Easy to use via regular web browsers, modified Kodi installations, and fully-fledged IPTV services, streaming is now in the living rooms of millions of people. As such it is viewed as a threat to subscription and PPV TV providers worldwide, especially those offering live content such as sporting events.
Pirate services obtain content by capturing and restreaming feeds obtained from official sources, often from something as humble as a regular subscriber account. These streams can then be redistributed by thousands of other sites and services, many of which are easily found using a simple search.
Dedicated anti-piracy companies track down these streams and send takedown notices to the hosts carrying them. Sometimes this means that streams go down quickly but in other cases hosts can take a while to respond or may not comply at all. Networking company Cisco thinks it has found a solution to these problems.
The company’s claims center around its Streaming Piracy Prevention (SPP) platform, a system that aims to take down illicit streams in real-time. Perhaps most interestingly, Cisco says SPP functions without needing to send takedown notices to companies hosting illicit streams.
“Traditional takedown mechanisms such as sending legal notices (commonly referred to as ‘DMCA notices’) are ineffective where pirate services have put in place infrastructure capable of delivering video at tens and even hundreds of gigabits per second, as in essence there is nobody to send a notice to,” the company explains.
“Escalation to infrastructure providers works to an extent, but the process is often slow as the pirate services will likely provide the largest revenue source for many of the platform providers in question.”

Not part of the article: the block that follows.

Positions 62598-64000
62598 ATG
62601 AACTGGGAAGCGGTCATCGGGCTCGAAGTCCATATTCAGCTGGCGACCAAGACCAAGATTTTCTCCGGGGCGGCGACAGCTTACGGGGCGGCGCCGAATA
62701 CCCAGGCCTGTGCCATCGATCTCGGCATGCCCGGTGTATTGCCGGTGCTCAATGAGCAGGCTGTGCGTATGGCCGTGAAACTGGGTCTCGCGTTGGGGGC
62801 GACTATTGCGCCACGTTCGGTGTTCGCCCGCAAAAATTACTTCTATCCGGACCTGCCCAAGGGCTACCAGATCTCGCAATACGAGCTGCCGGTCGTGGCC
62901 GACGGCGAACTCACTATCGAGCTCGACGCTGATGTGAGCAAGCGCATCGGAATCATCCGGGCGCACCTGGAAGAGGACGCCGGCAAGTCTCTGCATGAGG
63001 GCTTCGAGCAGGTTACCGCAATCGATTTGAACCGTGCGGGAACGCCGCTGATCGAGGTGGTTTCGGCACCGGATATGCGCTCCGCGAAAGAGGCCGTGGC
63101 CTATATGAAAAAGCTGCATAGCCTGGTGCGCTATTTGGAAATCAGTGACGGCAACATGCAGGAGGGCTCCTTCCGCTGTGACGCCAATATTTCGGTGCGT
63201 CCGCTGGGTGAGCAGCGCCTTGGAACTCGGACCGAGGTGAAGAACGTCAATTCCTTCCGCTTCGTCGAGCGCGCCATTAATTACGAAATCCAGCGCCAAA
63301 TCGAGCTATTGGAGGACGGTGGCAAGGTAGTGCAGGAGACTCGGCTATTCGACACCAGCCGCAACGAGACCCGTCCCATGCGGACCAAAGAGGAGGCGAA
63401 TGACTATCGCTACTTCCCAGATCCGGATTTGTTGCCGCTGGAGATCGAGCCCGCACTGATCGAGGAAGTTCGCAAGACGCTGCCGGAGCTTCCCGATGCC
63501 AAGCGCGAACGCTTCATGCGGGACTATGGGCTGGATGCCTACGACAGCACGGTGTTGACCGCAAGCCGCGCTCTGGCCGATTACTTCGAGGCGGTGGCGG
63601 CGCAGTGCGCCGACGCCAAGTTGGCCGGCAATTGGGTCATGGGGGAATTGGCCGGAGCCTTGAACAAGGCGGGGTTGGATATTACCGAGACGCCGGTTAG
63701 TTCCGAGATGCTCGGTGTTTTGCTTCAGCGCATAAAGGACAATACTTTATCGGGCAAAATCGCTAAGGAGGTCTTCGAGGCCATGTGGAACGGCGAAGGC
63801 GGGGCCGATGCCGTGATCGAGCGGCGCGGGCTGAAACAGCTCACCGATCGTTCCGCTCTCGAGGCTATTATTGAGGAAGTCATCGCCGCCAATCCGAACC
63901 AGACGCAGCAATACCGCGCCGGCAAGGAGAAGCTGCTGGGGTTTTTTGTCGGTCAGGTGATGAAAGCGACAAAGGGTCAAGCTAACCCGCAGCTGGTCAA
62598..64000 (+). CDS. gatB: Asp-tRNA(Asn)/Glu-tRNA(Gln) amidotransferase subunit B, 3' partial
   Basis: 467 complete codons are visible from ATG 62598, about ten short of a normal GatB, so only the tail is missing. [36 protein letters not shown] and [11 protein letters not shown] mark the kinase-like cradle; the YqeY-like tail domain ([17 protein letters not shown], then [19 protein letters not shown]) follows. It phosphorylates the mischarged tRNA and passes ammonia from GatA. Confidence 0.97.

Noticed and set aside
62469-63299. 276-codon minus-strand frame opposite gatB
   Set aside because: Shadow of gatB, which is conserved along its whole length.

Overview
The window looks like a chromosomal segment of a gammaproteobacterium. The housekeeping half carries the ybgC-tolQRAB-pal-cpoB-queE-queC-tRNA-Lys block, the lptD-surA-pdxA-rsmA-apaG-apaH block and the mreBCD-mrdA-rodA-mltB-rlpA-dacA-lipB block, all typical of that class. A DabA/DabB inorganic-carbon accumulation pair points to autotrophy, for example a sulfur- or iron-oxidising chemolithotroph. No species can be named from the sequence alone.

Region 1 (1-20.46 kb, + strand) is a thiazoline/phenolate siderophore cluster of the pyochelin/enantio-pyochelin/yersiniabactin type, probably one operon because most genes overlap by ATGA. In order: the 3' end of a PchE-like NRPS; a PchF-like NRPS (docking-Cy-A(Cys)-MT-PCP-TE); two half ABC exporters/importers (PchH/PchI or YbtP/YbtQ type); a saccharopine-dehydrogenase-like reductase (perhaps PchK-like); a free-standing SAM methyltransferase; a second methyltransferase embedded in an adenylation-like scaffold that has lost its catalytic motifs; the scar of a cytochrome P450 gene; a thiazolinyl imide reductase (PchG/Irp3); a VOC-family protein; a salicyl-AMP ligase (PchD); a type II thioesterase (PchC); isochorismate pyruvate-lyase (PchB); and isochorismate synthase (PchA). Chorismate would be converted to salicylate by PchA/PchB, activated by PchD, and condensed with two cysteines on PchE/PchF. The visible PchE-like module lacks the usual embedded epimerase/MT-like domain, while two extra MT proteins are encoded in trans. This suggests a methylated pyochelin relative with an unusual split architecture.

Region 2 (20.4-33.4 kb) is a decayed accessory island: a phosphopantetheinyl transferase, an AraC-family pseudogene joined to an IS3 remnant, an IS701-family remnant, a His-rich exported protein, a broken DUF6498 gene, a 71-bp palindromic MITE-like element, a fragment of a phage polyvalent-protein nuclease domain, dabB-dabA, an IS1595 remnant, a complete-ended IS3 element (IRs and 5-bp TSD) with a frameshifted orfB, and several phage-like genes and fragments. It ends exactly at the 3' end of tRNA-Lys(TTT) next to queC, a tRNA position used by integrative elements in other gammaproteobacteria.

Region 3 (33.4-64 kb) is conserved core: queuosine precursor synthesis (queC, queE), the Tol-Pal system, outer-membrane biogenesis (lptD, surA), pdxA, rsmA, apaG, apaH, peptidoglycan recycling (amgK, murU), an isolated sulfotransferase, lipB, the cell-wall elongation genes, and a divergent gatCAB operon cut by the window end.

To overcome these problems Cisco says it has partnered with Friend MTS (FMTS), a UK-based company specializing in content-protection.
Among its services, FMTS offers Distribution iD, which allows content providers to pinpoint which of their downstream distributors’ platforms are a current source of content leaks.
“Robust and unique watermarks are embedded into each distributor feed for identification. The code is invisible to the viewer but can be recovered by our specialist detector software,” FMTS explains.
“Once infringing content has been located, the service automatically extracts the watermark for accurate distributor identification.”
Friend MTS also offers Advanced Subscriber iDentification (ASiD), a system that is able to identify legitimate subscribers who are subsequently re-transmitting content online.
According to Cisco, FMTS feeds the SPP service with pirate video streams it finds online. These are tracked back to the source of the leak (such as a particular distributor or specific pay TV subscriber account) which can then be shut-down in real time.
“The process is fully automated, ensuring a timely response to incidents of piracy. Gone are the days of sending a legal notice and waiting to see if anyone will answer,” Cisco says.
“SPP acts without the need to involve or gain cooperation from any third parties, enabling an unmatched level of cross-device retransmission prevention and allowing service providers to take back control of their channels, to maximize their revenue.”
Friends MTS and Cisco believe the problem is significant. During the last month alone the company says it uncovered 12,000 HD channels on pirate services that were being sourced from Pay TV providers.
How much of dent the companies will be able to make in this market will remain to be seen but not having to rely on the efficiency of takedown requests certainly has the potential to shift the balance of power.